PHOTO: Roy Williams and Hubert Davis coaching from the sidelines.
By TOM SHANAHAN
All that was needed before Hubert Davis was officially introduced as North Carolina’s new basketball coach was to hear his predecessor had signed off on the promotion from assistant coach.
Turns out Roy Williams had endorsed Davis as a Tar Heel long before the Monday announcement and the formal press conference on Tuesday at the Dean E. Smith Center. If he hadn’t, Davis’ historic hiring as North Carolina’s first Black basketball most likely wouldn’t have developed.
When Davis was a senior in the 1987-88 school year at Lake Braddock High in Burke, Virginia, Williams accompanied Smith on a recruiting trip to the Davis family home. Smith, up front with recruits as always, said he wasn’t sure Davis could play for him. Davis asked for a chance.
On the trip back to Chapel Hill, Williams told Smith he was underestimating Davis. Williams told the story in a video the school released Tuesday to accompany Davis’ media session.
“I got in the car with Coach and I said, ‘Coach, I think he’ll play more than you think he will because I think he’s so competitive and so driven.’” Williams recalled. “Coach Smith a couple days later called him and said, ‘I listened to what you said and I’m going to offer you a scholarship to North Carolina.’ Hubert committed to Coach Smith right then.”
Davis, a 6-foot-5, guard, played four seasons, helping the Tar Heels to the 1991 Final Four. He then played 12 years in the NBA, worked another seven as an ESPN college basketball analyst and returned to Chapel Hill as an assistant under Williams the past 10 seasons as an assistant coach.
Although Williams never coached Davis, who left to take the Kansas job in the 1988-89 school year, the respect stood the distance and years.
“Hubert Davis was an overachiever as a basketball player,” Williams said “He was a Ronald McDonald all-American and he ended up scoring 1,600 points here at North Carolina. Hubert was an overachiever who also became a first-round draft choice. Hubert Davis was an overacheiver who also played 12 years in the NBA. I’ve never known a finer person in my entire life who has a switch he turns on and can be as competitive as anybody around. Hubert Davis will not be an overachiever as a coach to me because I think he’s going to be great.”
North Carolina waited only four days after Williams’ surprise retirement announcement on April 1 to name Davis. He is North Carolina’s first African-American coach in football and basketball, although Everett Withers spent 2011 as an interim head coach after Butch Davis was fired over a scandal.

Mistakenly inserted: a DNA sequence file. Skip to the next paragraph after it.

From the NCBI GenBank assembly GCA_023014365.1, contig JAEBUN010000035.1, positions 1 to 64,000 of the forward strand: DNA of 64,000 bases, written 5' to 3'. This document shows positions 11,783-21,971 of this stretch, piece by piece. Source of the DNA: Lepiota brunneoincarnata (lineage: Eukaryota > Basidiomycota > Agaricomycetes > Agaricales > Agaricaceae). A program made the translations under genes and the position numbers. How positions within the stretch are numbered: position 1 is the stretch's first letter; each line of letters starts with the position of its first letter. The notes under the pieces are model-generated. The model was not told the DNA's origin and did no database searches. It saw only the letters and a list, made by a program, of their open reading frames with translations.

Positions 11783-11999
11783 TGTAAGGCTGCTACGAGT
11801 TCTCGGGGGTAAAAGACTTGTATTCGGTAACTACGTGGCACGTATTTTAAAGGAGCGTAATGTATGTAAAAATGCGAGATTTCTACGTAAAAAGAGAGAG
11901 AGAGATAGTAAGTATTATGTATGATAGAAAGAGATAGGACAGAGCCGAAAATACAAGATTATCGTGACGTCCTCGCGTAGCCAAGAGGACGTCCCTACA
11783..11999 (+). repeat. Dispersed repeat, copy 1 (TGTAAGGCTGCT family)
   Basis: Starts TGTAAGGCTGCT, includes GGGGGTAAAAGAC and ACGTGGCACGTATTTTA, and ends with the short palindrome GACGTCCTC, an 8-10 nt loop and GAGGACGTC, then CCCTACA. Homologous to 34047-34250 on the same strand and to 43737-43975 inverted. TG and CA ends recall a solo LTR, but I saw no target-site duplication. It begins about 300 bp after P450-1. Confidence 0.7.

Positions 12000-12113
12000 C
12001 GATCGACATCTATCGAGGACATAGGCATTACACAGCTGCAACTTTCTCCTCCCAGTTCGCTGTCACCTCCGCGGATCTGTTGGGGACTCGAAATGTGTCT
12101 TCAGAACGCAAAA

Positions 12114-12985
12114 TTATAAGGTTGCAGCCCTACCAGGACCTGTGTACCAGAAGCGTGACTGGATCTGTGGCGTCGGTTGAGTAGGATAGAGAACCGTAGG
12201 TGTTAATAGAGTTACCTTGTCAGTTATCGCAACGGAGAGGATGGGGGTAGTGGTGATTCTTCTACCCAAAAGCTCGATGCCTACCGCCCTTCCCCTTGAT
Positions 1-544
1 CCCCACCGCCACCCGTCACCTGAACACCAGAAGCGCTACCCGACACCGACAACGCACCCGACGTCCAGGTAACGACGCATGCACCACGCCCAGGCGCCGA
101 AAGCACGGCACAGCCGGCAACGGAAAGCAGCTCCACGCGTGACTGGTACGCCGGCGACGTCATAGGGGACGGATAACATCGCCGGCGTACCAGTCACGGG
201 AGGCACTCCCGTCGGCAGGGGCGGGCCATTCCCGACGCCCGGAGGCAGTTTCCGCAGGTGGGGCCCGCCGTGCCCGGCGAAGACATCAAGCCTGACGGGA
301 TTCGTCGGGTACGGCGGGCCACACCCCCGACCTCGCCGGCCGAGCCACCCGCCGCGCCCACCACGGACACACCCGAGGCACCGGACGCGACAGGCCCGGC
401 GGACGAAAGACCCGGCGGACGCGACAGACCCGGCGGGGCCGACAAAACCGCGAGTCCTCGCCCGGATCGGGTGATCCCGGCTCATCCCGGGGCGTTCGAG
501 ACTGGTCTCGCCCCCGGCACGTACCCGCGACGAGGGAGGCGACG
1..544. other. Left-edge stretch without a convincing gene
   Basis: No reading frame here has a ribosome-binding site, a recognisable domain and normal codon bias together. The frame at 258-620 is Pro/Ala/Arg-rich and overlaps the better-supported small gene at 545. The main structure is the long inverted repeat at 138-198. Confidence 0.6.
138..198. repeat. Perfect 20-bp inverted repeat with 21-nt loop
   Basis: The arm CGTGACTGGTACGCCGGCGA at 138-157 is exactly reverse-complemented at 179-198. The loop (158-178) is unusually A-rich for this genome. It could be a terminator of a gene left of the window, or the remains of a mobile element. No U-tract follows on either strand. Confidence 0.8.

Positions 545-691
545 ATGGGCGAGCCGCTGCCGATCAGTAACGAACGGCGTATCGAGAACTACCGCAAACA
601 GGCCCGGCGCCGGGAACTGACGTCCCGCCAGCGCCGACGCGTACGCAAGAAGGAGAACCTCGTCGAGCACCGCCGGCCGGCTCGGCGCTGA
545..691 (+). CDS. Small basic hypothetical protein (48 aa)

Williams promotion made sense at North Carolina more than most schools. Smith had been promoted to succeed Frank McGuire. Bill Guthridge was promoted to follow Smith. Former North Carolina player Matt Dohery was brought home to hire to replace Guthridge. Williams came home to replace Doherty.
“The foundation is set here at Carolina and it’s a foundation that I believe in,” said Davis. “It’s a foundation that has been tested and tried and proven successful through coach Smith, coach (Bill) Guthridge and coach Williams. I’ve got no desire, I’ve got no plans of going away from that foundation, because I believe in it.”
To not promote Davis – to not treat him as paying his dues like any other white coach – would have raised eyebrows at North Carolina than most schools. Smith had led the desegregation of the Atlantic Coast Conference when he signed Charlie Scott. Williams, like his mentor, was committed to social justice issues.
There was nothing missing from Davis’ resume but experience as a head coach. But Smith and Guthridge didn’t have it when promoted at North Carolina nor Williams when Smith urged him to take the Kansas job. Doherty had it — one successful year as Notre Dame’s head coach — and he failed, missing the NCAA tournament his second and third seasons.
Here is more from Wiliams’ video:
“Hi, this is Roy Williams. I used to be the head basketball coach at the University of North Carolina. Now I’m thrilled, absolutely thrilled, to be here in the Smith Center to go out on that court to the press conference to see Hubert Davis named as the head basketball coach at North Carolina. When I say thrilled, it’s all in capital letters.
“Hubert, welcome to that seat as the head basketball coach at North Carolina. You will love it. I will love you sitting there. I will be here cheering. I won’t ever criticize you, I will blame it on the officials. You are the finest young man I’ve ever known in my life. This is hard because I love this program, but you love this program and have the same passion that I do and you’ll be better than me. Congratulations, son.”
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